Our grandparents and parents and their generations left us a powerful legacy of memories, values and ideals. As we draw strength and wisdom from their lives, we face the present and the future with increasing confidence. We can’t go home again, but neither can we ever really leave home.
The Jewish Press newspaper has a bi-weekly feature in which a group of rabbis are requested to respond to the editor's questions. One of the respondents is Rabbi Marc D. Angel, and here are his answers to some of the recent questions.
Our National Scholar, Rabbi Hayyim Angel, published a new Book Review in Tradition (the journal of the Rabbinical Council of America) discussing the interface between religious Bible study and archaeology.
The Torah has a deep tradition for protecting what is now known as the environment. Reading our sources with an eye for environmental sensitivity, we find a wealth of connections and teachings that encourage us to protect our resources, care for our health, prevent unnecessary damage to our neighbors, show concern and respect for other creatures, and avoid unnecessary waste. These teachings can help us find solutions to some of the grave environmental threats that we face today.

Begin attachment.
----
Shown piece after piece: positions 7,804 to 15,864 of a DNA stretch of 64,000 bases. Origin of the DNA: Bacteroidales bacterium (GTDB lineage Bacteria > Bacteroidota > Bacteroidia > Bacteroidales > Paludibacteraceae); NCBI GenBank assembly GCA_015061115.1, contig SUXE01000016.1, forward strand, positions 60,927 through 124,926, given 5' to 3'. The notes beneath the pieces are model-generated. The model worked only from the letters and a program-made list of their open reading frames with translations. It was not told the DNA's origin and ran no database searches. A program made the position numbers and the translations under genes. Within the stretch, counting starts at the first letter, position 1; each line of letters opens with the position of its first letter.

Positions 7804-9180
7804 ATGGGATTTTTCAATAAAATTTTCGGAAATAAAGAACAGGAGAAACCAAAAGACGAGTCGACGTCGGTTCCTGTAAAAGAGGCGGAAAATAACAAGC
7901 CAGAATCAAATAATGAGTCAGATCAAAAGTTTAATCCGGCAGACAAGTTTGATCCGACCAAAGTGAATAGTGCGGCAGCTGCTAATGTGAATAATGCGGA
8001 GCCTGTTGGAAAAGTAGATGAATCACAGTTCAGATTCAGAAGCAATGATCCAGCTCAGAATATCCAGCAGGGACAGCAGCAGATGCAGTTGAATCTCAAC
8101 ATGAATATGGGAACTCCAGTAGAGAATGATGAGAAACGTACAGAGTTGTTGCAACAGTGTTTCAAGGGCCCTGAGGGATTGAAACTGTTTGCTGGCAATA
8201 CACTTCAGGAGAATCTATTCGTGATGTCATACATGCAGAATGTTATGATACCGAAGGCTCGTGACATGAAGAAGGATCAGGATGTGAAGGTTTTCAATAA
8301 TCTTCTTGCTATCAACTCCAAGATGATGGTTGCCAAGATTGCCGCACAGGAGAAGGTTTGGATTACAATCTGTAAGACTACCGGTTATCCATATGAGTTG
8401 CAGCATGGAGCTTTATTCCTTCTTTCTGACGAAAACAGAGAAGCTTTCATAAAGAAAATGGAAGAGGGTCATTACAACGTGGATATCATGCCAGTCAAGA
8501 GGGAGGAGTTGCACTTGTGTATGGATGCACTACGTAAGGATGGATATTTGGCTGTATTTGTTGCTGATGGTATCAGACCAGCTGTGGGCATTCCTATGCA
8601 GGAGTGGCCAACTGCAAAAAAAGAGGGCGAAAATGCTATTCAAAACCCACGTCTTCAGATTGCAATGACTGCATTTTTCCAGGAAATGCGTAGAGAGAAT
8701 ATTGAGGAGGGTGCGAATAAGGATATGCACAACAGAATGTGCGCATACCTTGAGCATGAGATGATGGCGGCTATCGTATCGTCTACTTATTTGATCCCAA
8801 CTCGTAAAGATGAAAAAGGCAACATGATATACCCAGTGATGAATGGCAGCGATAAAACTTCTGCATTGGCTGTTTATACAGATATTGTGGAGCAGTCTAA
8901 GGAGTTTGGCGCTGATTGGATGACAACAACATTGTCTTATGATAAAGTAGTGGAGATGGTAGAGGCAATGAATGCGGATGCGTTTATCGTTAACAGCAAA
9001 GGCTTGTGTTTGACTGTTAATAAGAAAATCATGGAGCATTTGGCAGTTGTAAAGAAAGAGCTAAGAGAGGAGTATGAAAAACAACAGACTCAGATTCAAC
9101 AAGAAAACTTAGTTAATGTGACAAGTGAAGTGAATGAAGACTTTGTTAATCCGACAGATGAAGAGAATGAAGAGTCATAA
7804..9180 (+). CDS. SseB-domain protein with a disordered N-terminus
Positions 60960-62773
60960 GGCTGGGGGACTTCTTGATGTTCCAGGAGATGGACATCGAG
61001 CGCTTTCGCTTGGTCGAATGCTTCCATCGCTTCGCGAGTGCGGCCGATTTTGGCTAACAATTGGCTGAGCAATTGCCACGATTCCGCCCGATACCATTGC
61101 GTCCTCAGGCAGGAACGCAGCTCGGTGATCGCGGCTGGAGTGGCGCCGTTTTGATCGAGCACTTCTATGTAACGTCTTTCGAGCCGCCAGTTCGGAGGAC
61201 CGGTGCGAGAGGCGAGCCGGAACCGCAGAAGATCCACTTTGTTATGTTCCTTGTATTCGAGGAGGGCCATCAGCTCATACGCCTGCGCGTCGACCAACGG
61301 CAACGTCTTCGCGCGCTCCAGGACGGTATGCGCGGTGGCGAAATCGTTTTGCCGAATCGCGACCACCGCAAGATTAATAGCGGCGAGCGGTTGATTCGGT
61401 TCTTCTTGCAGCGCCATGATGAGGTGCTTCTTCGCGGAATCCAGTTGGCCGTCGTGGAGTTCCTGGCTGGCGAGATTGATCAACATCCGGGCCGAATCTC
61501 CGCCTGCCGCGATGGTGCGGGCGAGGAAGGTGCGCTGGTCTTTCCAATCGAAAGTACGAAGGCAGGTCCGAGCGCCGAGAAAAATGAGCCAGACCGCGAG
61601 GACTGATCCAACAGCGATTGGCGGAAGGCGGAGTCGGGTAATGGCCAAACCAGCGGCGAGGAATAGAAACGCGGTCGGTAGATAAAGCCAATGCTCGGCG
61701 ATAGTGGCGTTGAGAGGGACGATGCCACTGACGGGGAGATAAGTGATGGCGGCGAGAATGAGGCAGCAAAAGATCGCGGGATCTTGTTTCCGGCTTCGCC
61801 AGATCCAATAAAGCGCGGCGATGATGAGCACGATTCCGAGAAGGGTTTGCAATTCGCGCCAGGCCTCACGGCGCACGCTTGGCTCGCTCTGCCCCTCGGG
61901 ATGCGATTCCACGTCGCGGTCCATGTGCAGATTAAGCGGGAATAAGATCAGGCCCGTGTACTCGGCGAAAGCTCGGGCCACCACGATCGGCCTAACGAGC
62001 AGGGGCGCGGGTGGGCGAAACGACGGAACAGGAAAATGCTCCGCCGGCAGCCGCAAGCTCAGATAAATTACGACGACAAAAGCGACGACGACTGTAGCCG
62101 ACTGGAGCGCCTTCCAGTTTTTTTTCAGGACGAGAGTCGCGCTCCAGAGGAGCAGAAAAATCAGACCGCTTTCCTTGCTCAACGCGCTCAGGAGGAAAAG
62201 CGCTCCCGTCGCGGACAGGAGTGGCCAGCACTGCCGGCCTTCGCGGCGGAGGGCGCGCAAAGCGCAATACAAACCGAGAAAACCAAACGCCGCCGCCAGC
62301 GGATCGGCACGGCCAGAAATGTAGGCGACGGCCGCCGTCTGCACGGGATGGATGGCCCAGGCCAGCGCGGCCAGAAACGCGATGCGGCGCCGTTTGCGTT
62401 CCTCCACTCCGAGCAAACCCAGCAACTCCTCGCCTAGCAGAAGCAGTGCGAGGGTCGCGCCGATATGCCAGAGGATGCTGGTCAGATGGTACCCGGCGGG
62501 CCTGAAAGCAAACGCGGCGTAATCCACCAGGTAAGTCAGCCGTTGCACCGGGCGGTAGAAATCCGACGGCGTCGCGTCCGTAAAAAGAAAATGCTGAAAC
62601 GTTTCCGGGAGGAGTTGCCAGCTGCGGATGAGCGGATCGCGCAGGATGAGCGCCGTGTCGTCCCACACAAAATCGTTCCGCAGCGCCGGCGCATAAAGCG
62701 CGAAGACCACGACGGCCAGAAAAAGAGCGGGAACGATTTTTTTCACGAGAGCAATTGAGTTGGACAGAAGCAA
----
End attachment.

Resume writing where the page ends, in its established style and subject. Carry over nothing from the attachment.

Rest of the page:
Rabbi Marc D. Angel wrote this short essay many years ago. With the announcement of the new peace plan, the message of this essay becomes ever more relevant. Will the leaders of both sides muster the courage to wage a real peace?
During the past several decades, policies on conversion have become highly publicized. Many who favor the lenient position become intimidated, and choose not to oppose the needlessly stringent policies that have gained credence within much of the rabbinic community. A situation of this kind is inimical to the interests of the Torah world.
Judaism, let it be stated unequivocally, has a different view of guilt: Guilt is a healthy part of who we are. This sounds absurd, even crazy. But give the thought a chance to develop.
Orthodoxy has defined itself as a single group having two faces. One is outward-looking, engaging with the outside world in all its complexity, while maintaining fidelity to Orthodox faith and commitments. The other is assertively parochial, defined by those commonly called Hareidim, who are assertively inward-looking, creating all sorts of ideological and behavioral barriers to acculturation.
Haham Gaon represented a balanced religiosity, deeply faithful to tradition while deeply sensitive to the needs and feelings of modern men and women. Haham Gaon was a model of dignity, compassion, and total commitment to the People of Israel and the State of Israel. As a proud Sephardic rabbi, he refused to compromise his own traditions in order to curry favor among others.